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Avoiding Disqualifications

June 2016

Where a limited or “work” licence may not be sufficient.

In the Autumn edition of our Law Report, we looked at how people who have been disqualified from driving can, in certain circumstances, apply to the District Court for issue of a limited or “work” licence. In this article, we will set out some other options that may be available if you find yourself facing a period of disqualification from the Court and need to keep driving.

Community work in lieu of disqualification

If you have previously been ordered to be disqualified from driving, the Court can in some cases order that you serve a community-based sentence such as community work instead of imposing a further period of disqualification.

This is commonly known as a “section 94” application pursuant to Section 94 of the Land Transport Act. While the power is primarily intended to help those people (who have built up large periods of disqualification) break free from the endless cycle of offending, it can in fact apply to anyone who has at least one previous Court-ordered disqualification, no matter how long ago. In either case, the Court must be satisfied that it is appropriate in the circumstances to extend the benefit of this provision to the applicant.

A number of eligibility restrictions apply, and careful consideration must be given in each individual case as to whether it is appropriate to advance the application. While “section 94” applications are not granted on a routine basis, they can in certain circumstances provide a useful avenue for people who have previously been disqualified to continue driving, provided that it is safe and in the public interest for them to do so.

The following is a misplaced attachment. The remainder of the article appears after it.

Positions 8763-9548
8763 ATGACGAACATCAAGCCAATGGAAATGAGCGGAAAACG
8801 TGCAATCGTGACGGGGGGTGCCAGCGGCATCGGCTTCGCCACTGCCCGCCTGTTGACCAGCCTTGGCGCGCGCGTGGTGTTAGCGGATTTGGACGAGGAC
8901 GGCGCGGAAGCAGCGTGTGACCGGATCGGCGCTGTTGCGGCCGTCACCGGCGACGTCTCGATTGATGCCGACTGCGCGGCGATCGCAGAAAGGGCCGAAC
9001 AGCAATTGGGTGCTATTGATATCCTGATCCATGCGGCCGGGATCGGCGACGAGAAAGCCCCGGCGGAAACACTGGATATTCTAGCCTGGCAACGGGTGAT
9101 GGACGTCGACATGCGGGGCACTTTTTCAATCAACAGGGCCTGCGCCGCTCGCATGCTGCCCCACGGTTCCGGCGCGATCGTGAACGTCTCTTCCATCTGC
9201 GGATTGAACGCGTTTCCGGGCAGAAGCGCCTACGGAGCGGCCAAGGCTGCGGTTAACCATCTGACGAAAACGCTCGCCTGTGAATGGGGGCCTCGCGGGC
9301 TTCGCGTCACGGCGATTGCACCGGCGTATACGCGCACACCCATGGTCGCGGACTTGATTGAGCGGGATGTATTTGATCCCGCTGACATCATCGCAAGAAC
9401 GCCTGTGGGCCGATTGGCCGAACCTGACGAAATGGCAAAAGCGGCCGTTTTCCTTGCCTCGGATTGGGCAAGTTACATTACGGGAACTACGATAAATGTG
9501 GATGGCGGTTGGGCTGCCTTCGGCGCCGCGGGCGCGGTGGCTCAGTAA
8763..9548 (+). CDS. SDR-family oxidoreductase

Special reasons to avoid disqualification

Certain traffic offences carry with them a mandatory minimum period of disqualification. For example, a first time contravention of the breath alcohol limit carries a mandatory minimum disqualification of 6 months.
The law recognises that in some situations, there can be special reasons in relation to an offence which do not amount to a defence to the charge, but nonetheless mean that the mandatory disqualification should not be imposed.

The range of matters that have been found to constitute “special reasons” is diverse, but classic examples include:

  • a sudden emergency that could not reasonably be dealt with other than by the person driving; or
  • for alcohol-related driving, where a person unknowingly consumes a stronger than expected drink and is subsequently found to be over the breath or blood alcohol limit.

If special reasons are found to be established, then the Court has the discretion to either impose a reduced period of disqualification or no disqualification at all.

How can we help?

We are able to advise you if either of these provisions are applicable to your case. While the final decision as to whether such applications are granted always rests with the Judge, we are able to expertly prepare supporting affidavits and legal submissions for the Court to ensure that you have the best prospect of success.